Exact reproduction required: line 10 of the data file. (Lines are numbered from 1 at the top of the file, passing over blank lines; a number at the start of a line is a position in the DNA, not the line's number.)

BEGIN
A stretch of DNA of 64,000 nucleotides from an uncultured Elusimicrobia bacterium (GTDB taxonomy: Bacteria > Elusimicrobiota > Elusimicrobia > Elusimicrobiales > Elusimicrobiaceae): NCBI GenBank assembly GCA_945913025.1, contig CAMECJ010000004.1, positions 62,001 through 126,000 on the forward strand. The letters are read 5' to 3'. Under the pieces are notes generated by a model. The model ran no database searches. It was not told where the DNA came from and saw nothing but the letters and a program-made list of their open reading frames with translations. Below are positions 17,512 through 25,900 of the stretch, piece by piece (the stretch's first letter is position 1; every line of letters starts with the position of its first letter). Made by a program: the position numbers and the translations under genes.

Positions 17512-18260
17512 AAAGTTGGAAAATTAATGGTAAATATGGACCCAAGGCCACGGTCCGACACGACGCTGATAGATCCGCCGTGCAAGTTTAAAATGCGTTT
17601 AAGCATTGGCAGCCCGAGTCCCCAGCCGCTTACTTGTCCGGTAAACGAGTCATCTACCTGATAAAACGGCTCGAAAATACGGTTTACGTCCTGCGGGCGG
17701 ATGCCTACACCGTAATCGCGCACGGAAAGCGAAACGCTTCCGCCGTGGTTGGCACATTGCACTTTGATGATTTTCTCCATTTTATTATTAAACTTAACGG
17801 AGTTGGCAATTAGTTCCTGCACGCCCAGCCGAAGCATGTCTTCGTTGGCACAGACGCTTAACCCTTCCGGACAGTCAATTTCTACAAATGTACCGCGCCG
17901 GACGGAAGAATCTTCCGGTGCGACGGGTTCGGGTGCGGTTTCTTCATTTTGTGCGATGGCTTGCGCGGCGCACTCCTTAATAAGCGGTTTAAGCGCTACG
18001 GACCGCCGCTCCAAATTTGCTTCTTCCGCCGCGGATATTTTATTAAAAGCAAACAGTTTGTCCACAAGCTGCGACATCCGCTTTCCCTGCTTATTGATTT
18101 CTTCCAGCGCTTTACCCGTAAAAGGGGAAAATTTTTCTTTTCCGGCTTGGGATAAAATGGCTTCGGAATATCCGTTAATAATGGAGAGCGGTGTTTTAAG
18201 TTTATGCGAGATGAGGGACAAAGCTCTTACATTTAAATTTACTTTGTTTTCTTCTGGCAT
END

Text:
18201 TTTATGCGAGATGAGGGACAAAGCTCTTACATTTAAATTTACTTTGTTTTCTTCTGGCAT